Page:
I am rereading my favorite Willa Cather novel, The Song of the Lark. This is a novel about a young woman discovering herself and her talent; of learning how to become herself as an artist. Thea Kronborg is an unusual person in her small Colorado town of Moonstone. She has a destiny that she cannot discern. Cather allows us to feel that unformed urge that is looking for expression; a young girl, unconsciously dissatisfied, but not knowing what it is or what it means. She is fiercely intelligent and stubborn. She must come to understanding music, feelings, actions entirely on her own terms in her own way. And Cather puts us there, allows us to feel the development of a unique artist as she finds her truest self.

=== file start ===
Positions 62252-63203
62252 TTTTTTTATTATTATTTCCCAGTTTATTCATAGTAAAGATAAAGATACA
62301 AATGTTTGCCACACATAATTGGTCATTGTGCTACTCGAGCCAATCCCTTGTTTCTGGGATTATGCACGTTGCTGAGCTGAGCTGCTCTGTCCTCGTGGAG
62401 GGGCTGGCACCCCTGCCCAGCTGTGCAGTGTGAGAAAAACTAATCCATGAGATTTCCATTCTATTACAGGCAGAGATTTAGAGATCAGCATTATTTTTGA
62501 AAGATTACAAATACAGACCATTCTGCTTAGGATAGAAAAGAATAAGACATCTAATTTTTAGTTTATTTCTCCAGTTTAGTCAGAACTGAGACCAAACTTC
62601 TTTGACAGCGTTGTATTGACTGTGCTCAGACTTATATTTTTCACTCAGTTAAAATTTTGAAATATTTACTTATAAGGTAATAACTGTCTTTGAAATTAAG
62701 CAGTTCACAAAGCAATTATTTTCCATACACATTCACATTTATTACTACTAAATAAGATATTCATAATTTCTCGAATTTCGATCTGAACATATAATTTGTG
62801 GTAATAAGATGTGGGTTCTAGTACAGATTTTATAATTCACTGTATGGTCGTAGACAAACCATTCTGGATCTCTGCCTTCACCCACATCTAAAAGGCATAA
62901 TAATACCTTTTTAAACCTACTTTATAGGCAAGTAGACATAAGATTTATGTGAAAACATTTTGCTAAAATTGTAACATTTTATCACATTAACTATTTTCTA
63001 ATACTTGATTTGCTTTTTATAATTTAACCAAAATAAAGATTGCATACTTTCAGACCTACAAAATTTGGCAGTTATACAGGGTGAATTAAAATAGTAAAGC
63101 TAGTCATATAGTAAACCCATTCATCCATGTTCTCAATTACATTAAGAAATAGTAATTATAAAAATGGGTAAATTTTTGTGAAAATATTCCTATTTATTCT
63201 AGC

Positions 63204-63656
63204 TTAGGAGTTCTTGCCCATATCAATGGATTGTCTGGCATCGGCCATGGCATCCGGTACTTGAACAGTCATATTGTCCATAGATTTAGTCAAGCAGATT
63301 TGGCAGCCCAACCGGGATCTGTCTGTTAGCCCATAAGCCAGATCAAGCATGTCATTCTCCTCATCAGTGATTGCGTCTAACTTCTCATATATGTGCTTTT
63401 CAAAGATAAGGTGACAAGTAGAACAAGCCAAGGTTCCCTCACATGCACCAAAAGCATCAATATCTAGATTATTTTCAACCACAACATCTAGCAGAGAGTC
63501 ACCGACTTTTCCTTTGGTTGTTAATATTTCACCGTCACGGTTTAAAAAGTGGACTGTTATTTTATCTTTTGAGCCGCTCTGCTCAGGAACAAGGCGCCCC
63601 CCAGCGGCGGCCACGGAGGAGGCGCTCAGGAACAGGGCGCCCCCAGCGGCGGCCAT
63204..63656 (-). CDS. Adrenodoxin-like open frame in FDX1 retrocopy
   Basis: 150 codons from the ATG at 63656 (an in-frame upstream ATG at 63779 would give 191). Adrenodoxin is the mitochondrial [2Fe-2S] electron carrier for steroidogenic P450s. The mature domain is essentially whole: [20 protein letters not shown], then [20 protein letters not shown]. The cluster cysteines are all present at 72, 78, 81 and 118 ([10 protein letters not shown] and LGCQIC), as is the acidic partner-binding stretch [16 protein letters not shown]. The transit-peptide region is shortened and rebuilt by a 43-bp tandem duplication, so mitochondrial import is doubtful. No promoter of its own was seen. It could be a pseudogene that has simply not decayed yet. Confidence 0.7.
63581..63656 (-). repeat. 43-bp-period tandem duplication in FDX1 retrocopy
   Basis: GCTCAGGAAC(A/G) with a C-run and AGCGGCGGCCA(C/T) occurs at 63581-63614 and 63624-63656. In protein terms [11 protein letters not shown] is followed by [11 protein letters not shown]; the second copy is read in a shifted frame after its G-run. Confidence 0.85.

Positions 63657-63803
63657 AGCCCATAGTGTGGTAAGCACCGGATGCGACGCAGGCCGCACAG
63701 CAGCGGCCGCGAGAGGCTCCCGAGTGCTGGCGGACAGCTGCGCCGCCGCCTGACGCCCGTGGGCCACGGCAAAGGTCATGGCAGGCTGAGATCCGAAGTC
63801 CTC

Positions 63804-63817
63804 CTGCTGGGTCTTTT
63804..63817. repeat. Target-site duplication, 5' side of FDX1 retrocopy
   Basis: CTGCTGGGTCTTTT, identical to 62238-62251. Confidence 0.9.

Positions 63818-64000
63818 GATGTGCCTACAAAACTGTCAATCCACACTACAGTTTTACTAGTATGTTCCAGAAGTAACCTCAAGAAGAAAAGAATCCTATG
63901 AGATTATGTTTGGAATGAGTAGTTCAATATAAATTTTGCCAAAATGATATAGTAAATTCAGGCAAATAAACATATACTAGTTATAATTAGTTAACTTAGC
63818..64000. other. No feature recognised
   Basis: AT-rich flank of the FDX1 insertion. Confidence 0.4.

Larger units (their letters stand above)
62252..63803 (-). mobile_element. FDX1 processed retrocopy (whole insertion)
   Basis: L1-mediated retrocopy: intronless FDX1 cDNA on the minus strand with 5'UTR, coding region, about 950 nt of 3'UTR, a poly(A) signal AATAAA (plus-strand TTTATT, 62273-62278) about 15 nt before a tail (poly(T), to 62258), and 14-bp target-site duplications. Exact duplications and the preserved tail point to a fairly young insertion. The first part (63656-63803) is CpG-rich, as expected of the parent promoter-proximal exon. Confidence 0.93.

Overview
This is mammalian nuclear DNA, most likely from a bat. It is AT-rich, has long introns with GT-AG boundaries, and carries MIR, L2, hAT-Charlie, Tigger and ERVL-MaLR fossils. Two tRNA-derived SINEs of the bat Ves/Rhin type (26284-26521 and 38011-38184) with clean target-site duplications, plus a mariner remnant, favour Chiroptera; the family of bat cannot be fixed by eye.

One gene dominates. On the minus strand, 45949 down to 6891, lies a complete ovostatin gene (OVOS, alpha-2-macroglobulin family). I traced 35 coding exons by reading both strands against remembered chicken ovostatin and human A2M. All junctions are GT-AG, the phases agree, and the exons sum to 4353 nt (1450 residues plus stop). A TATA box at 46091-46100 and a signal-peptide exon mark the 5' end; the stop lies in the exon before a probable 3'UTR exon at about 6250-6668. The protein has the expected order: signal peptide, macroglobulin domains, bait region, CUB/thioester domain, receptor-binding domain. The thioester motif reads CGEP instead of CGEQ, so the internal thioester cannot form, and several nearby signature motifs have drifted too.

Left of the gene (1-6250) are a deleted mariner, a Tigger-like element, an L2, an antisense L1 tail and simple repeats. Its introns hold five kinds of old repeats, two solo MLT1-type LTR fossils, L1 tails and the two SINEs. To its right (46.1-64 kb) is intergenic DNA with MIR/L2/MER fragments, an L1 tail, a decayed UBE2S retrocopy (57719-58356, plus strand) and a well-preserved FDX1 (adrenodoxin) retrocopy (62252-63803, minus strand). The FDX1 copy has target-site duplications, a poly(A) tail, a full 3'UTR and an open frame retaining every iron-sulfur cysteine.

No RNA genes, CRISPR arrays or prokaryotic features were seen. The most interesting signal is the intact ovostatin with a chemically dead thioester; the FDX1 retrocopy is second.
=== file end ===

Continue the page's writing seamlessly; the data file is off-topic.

As always with Cather the land is a full character. There is nothing ‘gooey’ in her descriptions of the young, undeveloped country: it is beautiful and dangerous, unknowable and indifferent. It has its own history, separate from human history. What a relief that she rarely gets sentimental about the place or the people who find themselves living, often stranded, in wilderness. Life is lived hard; death can come unexpectedly and must be incorporated into one’s world view. And yet, the indifferent physical world is beautiful when noticed by another of Willa Cather’s extraordinary women.